Putzmeister and ZÜBLIN 3D print supporting walls for STRABAG warehouse 3D Printer Hardware

Layer by layer, the new STRABAG BMTI (STRABAG Baumaschinentechnik International) warehouse in Stuttgart’s Weilimdorf district is growing upwards. Together with Putzmeister and its KARLOS mobile concrete printer, ZÜBLIN has developed an innovative construction method that is unique in the world. As part of their long-standing collaboration, the two companies are pooling their innovative strength to take 3D concrete printing to a new level. Their research aims to offer customers an even more flexible and sustainable printing process in the future.

3D concrete printing to the next level

The new technology is based on a truck-mounted concrete pump. An automatically controlled boom with a reach of 26 meters applies concrete in several layers using a special pressure head based on a predefined digital construction plan. In this way, storey-high, supporting concrete walls are produced that are room-sealing, i.e. prevent the spread of flames and smoke in the event of a fire.

The main challenge of 3D concrete printing to date has been the lack of scalability of the technology for large-scale projects. Until now, printing has primarily been carried out using so-called gantry printers, which are limited to the production of smaller buildings. Compared to other concrete printing processes, KARLOS has greater flexibility and range as a mobile construction machine and therefore also offers the potential for scalability for large-scale projects.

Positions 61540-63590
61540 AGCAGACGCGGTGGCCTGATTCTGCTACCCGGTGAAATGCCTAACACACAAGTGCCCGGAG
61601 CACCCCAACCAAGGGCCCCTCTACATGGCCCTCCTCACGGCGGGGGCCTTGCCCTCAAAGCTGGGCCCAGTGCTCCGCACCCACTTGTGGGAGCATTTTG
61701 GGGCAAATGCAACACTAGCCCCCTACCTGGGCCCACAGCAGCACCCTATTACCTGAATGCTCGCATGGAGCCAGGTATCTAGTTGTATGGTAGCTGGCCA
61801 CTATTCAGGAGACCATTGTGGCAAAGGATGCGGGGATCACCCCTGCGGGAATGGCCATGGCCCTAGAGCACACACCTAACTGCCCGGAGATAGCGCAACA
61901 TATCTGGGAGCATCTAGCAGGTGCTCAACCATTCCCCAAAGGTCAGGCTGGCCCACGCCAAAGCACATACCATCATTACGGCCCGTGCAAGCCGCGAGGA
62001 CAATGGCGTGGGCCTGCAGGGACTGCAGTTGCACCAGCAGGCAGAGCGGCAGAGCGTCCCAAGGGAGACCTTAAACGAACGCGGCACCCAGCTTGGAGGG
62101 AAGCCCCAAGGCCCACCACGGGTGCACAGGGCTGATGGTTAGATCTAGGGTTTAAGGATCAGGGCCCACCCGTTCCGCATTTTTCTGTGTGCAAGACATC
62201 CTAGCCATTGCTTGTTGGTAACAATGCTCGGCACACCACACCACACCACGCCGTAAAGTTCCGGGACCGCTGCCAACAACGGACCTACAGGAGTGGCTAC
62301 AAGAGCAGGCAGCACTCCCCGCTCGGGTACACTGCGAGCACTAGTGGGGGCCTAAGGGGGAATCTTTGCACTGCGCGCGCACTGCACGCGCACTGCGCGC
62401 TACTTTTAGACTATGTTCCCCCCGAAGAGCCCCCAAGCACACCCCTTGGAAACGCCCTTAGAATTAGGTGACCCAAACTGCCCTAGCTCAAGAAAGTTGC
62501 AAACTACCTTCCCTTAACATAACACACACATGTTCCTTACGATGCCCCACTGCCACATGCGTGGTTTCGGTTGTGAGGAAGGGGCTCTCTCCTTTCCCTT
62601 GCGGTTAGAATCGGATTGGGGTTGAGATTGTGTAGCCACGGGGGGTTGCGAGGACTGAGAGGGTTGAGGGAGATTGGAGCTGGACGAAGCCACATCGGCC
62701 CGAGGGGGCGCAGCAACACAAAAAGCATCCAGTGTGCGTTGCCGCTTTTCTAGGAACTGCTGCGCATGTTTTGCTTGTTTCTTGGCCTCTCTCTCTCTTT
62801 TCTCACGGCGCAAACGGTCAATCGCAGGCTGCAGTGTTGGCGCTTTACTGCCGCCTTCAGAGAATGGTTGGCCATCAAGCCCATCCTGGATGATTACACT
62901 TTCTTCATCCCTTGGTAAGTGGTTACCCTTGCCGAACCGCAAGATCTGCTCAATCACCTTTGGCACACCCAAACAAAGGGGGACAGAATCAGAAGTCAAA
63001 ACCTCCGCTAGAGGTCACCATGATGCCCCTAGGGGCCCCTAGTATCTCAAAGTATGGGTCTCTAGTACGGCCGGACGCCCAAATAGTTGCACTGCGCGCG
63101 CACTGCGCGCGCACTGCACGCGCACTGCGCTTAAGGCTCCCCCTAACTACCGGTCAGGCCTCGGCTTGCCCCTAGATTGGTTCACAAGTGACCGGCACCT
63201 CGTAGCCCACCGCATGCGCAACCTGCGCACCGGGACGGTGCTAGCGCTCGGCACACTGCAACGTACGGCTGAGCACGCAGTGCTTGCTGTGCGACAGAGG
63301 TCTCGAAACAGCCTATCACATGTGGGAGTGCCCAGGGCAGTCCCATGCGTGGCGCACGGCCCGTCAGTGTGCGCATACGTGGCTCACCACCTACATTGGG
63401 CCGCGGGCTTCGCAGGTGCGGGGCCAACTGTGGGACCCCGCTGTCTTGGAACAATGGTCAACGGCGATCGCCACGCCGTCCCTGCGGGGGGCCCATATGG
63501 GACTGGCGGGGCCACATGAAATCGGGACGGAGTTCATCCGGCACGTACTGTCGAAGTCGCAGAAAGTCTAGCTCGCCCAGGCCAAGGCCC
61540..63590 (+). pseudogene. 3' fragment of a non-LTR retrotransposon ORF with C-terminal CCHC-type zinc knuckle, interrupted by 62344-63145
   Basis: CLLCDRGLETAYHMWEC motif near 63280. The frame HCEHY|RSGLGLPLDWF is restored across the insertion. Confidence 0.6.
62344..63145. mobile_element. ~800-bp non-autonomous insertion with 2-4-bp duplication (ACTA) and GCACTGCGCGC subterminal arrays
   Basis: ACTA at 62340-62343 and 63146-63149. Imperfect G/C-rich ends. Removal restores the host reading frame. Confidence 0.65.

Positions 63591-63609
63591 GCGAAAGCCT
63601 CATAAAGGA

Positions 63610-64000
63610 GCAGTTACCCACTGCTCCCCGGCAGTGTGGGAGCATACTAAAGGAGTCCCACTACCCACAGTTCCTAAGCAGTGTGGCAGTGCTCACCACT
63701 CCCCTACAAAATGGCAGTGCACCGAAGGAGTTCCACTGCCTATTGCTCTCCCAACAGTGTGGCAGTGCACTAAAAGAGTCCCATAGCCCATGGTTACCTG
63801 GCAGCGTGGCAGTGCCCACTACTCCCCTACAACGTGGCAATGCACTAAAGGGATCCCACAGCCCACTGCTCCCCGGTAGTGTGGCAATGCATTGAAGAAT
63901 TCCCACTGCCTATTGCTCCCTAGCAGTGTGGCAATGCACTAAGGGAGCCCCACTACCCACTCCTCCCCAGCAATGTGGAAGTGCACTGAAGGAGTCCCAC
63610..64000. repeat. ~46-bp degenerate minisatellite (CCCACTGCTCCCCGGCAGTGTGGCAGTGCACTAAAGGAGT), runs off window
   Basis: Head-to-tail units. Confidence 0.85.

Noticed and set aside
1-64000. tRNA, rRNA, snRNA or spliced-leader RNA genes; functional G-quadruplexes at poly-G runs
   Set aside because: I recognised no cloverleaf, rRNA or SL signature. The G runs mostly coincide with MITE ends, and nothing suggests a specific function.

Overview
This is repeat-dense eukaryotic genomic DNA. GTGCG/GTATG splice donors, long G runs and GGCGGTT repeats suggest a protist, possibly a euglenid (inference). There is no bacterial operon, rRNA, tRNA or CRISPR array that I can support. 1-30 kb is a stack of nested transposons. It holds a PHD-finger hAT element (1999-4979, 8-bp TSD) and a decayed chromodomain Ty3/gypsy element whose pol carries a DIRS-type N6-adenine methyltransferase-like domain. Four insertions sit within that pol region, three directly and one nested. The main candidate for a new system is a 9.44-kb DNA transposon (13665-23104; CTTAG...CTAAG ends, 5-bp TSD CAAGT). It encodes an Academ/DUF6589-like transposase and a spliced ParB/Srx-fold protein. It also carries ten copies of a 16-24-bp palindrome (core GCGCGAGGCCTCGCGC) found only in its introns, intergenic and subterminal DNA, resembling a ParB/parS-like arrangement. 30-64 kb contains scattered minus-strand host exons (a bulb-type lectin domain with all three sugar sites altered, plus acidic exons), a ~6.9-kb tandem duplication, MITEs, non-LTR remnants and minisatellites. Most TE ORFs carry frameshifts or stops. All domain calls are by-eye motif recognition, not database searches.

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CO2-reduced concretes

The economic and ecological advantages of the method include the complete elimination of formwork, the production of solid wall cross-sections in a single operation and the use of CO2-reduced concrete. By using only green electricity for the all-electric machine and CO2-reduced concretes, ZÜBLIN and Putzmeister are making an important contribution to making building construction more sustainable in the long term.

“On our way to realizing resource-saving and climate-neutral planning and construction, ZÜBLIN developed a highly innovative 3D printing process together with Putzmeister. As a construction group, we are contributing our expertise in the digital planning of building structures and concrete technology in particular to this pioneering innovation,” explained ZÜBLIN board member Stephan Keinath.

Putzmeister CEO Christoph Kaml sees KARLOS as a central element of the company’s strategy: “A high degree of electrification and automation is required along the entire work process. The reduction of manual labor is a decisive factor in dealing with the increasing shortage of skilled workers. As a digital technology of the future, KARLOS is a central building block on the road to the construction of tomorrow,” Kaml stated.

3D printing as a driver of productivity

Additive manufacturing methods, in particular 3D printing, have become an integral part of industries such as mechanical engineering, automotive and aerospace. Now they are also increasingly conquering construction sites. The combination of production steps from the digital planning of the BIM model (Building Information Modelling) through to the realization using 3D printers is revolutionizing construction processes. Work processes are significantly streamlined and accelerated through automation.

As ground-breaking as the technology of 3D printing is, the human factor remains crucial for the successful realisation of construction projects. We are therefore also countering the massive shortage of skilled labour with the use of modern technologies. This not only increases productivity but above all also enthusiasm for an exciting and promising construction profession with a bright future.

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Author: Davide Sher

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